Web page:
When they saw the courage of Peter and John and realized that they were unschooled, ordinary men, they were astonished and they took note that these men had been with Jesus. But since they could see the man who had been healed standing there with them, there was nothing they could say.
One of the main reasons the religious leaders associated the behaviour of Peter and John with the Jesus (noting that they had been together, been under His influence) was because of the healing power they displayed in enabling this man who had been crippled from birth to be able to walk (And run and leap!).
Yesterday we talked about the presence of Jesus through the Holy Spirit producing Christ’s extraordinary character in Peter and John (and us). But this passage also shows that the Spirit produced Christ’s extraordinary power through Peter and John – the power to heal.
This is something that many of us as Jesus-followers wrestle with. Perhaps we find it much easier to believe (and see evidence of) the fact that the Spirit can make our character more like Jesus. But do we believe and see evidence of the fact that the Spirit can work the power of Christ through us – to heal, cast out demons, speak truth, show uncommon mercy and understand Scripture? These are just some of what the apostle Paul (and the early church) called the “Gifts” of the Spirit. Scripture describes things like:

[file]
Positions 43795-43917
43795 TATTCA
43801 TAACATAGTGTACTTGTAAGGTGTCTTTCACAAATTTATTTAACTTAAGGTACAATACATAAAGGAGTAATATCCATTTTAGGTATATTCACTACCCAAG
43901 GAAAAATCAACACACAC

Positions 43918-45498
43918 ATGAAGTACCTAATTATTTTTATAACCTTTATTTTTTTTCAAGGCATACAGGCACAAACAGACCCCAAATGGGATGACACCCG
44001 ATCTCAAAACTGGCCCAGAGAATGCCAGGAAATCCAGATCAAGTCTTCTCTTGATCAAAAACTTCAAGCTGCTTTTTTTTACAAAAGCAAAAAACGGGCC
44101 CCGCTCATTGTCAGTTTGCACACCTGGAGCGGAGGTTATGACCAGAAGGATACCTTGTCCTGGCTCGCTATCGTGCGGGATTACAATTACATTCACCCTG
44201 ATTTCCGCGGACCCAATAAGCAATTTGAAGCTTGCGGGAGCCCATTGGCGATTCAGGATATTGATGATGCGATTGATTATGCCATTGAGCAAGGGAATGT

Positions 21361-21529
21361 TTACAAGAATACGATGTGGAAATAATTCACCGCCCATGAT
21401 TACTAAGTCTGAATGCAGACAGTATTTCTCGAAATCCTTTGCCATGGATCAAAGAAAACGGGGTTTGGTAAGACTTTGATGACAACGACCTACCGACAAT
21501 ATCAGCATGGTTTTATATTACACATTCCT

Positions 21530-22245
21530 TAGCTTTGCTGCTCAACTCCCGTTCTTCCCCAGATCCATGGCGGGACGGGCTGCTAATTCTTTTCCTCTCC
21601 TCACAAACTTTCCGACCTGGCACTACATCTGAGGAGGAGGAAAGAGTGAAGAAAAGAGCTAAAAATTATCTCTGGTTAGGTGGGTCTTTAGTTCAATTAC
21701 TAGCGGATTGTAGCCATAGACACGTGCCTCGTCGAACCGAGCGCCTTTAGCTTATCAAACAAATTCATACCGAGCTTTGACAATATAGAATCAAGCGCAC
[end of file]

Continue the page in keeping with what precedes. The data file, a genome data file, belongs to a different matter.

Teaching (helping people understand God and God’s truth), Evangelism (sharing faith such that people believe), encouragement, wisdom, mercy, healing, miracles, prophecy (God-like words uttered in a timely fashion, about the present or the future), helps, leadership, apostleship (God-inspired innovation and initiative), to name a few.
The NT writers encourage us to ask for the gifts of the Spirit, to discover what gifts we have, and to use them. Which of these gifts do you feel like you need right now? Or Which have you benefited (received) from others in the body of Christ?
Is there someone God’s Spirit is putting on your heart to go and pray with for healing? To help? A serving or leading role to say “yes” to? Someone who needs encouragement? Whether or not you know if it’s your spiritual gift, don’t ignore this prompting.
Take a few minutes of quiet to listen to what God’s Spirit might be directing you to do, or who he might be directing you to.
Close with a prayer of commitment to follow through on whatever you heard Him say.